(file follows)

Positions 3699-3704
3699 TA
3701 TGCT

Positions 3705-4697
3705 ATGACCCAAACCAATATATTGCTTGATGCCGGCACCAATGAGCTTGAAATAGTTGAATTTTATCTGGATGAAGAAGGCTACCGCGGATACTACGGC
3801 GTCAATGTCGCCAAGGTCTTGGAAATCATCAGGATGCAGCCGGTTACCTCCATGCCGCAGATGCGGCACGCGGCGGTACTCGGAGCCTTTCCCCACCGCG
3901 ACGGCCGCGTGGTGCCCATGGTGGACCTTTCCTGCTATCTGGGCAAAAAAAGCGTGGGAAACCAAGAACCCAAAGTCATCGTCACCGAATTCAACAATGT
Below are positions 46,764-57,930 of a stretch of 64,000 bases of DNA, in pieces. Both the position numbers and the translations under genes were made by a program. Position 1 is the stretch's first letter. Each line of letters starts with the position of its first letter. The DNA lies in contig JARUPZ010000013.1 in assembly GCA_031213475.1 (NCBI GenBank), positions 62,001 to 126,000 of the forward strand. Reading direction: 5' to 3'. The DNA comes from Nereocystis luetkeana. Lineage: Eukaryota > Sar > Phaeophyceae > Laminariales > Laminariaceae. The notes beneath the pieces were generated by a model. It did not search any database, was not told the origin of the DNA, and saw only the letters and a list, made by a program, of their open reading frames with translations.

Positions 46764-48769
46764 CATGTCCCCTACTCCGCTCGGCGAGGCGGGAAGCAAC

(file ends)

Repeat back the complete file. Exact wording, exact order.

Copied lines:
Positions 3699-3704
3699 TA
3701 TGCT

Positions 3705-4697
3705 ATGACCCAAACCAATATATTGCTTGATGCCGGCACCAATGAGCTTGAAATAGTTGAATTTTATCTGGATGAAGAAGGCTACCGCGGATACTACGGC
3801 GTCAATGTCGCCAAGGTCTTGGAAATCATCAGGATGCAGCCGGTTACCTCCATGCCGCAGATGCGGCACGCGGCGGTACTCGGAGCCTTTCCCCACCGCG
3901 ACGGCCGCGTGGTGCCCATGGTGGACCTTTCCTGCTATCTGGGCAAAAAAAGCGTGGGAAACCAAGAACCCAAAGTCATCGTCACCGAATTCAACAATGT
Below are positions 46,764-57,930 of a stretch of 64,000 bases of DNA, in pieces. Both the position numbers and the translations under genes were made by a program. Position 1 is the stretch's first letter. Each line of letters starts with the position of its first letter. The DNA lies in contig JARUPZ010000013.1 in assembly GCA_031213475.1 (NCBI GenBank), positions 62,001 to 126,000 of the forward strand. Reading direction: 5' to 3'. The DNA comes from Nereocystis luetkeana. Lineage: Eukaryota > Sar > Phaeophyceae > Laminariales > Laminariaceae. The notes beneath the pieces were generated by a model. It did not search any database, was not told the origin of the DNA, and saw only the letters and a list, made by a program, of their open reading frames with translations.

Positions 46764-48769
46764 CATGTCCCCTACTCCGCTCGGCGAGGCGGGAAGCAAC